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Old 05-21-2015, 09:19 AM
 
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Originally Posted by westernwilly View Post
One of the down sides of city neighborhoods being gentrified and the homes in the those neighborhoods being renovated, is that they can actually lose population. 60 years ago, when people fled to the suburbs, they condemned their large city homes to the fate of being divided into apartments. With people moving back to the city and converting these houses back to single family, owner occupied homes, we end up with more vibrant neighborhoods, but with less people........ie I have seen houses that had 3 apartments with 12 people living in it here in Kalamazoo, get converted back to single family with only 3 people living in it.

With gentrification also comes new construction, but it is going to take a lot to replace the numbers that are lost when an apartment house is converted back to single family. I think that GR is doing well here as there are other areas within the city for the displaced to move to, and that is one reason why their population is rising so fast. Build more apartment complexes within the city and it's population will really take off.
Another thing is that there seems to be a national trend to open as many suburbs as possible to subsidized housing, such as section 8. This provides an outlet to people who were previously economically confined to inner-cities which are now in demand by the gentry. Piggy backing off what you said, with gentrification you are replacing a demographic with a larger household size with a demographic with a smaller household size, especially with the growth of the GLBT community and their smaller household size.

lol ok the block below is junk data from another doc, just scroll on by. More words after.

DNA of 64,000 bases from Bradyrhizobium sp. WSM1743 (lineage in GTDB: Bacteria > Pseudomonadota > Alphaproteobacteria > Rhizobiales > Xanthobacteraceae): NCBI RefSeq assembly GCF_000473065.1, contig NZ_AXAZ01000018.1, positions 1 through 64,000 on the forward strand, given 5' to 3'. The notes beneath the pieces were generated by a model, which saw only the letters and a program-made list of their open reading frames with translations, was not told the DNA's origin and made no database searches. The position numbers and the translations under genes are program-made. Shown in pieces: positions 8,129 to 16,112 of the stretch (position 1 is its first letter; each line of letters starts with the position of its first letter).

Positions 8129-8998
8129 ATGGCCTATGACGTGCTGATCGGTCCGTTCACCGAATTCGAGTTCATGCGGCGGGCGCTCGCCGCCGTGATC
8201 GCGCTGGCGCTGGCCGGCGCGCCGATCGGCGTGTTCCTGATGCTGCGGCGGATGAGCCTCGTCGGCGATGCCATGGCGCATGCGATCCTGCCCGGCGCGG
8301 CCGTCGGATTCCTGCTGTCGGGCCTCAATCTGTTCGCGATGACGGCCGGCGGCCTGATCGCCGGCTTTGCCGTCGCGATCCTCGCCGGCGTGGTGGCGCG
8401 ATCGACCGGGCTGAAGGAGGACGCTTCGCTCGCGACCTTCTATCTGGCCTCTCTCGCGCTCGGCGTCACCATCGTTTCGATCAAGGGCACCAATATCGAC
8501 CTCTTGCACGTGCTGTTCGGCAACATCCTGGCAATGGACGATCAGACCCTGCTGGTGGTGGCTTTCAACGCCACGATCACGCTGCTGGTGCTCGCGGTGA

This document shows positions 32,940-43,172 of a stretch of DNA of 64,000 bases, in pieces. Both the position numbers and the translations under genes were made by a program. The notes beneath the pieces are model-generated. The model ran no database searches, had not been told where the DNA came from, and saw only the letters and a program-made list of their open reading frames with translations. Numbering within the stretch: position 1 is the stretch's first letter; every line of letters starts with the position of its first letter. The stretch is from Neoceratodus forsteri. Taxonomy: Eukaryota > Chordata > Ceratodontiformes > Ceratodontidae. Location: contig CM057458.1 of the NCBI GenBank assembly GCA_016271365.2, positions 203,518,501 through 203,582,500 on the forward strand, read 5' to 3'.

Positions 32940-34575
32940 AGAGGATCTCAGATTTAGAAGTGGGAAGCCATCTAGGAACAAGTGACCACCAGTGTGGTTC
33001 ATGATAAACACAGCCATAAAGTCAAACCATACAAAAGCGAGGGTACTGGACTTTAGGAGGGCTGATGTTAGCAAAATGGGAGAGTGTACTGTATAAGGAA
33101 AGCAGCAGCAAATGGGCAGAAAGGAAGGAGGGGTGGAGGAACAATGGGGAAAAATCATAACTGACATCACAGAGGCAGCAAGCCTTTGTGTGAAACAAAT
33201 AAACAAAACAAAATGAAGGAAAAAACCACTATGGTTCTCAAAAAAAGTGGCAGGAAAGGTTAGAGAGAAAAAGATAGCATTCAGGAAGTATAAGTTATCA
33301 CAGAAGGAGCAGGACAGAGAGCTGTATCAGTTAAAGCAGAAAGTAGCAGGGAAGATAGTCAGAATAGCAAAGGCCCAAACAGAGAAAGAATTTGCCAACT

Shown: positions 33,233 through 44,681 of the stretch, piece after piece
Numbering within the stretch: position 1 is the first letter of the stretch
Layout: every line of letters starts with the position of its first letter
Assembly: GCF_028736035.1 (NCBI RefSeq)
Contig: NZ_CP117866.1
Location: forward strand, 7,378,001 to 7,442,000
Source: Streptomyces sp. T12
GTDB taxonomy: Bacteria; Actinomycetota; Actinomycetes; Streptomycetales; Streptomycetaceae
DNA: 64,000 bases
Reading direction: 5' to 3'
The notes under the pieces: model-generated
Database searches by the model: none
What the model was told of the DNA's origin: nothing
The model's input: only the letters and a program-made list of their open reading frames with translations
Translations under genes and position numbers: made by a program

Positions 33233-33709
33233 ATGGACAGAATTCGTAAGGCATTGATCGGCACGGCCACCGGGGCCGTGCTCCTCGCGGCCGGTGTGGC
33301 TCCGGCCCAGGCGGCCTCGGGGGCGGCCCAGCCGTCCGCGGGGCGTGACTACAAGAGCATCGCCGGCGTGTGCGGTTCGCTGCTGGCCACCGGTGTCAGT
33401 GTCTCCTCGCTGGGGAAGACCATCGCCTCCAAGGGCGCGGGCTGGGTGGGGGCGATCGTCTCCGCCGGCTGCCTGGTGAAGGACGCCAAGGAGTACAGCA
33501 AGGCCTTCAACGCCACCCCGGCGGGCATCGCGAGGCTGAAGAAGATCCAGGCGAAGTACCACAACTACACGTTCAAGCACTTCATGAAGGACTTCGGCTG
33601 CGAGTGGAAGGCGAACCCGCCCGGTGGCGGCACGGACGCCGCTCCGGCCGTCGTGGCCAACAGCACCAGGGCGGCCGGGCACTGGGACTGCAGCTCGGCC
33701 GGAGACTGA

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Old 05-21-2015, 09:32 AM
 
Location: Louisville
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I have not seen too many multi-unit homes in Grand Rapids converted back into single unit structures. I don't have any numbers to confirm one way or another. The rental market in the city is so hot, most multi-unit structures that I have seen have been bought by investors and then fully updated as multi-unit properties. The majority of homes I am talking about are single family. Also with the demand to live in the city we are seeing a great number of vacant properties and lots being built on. As the numbers reflect the city is seeing an increase in density, the opposite of a thinning family size.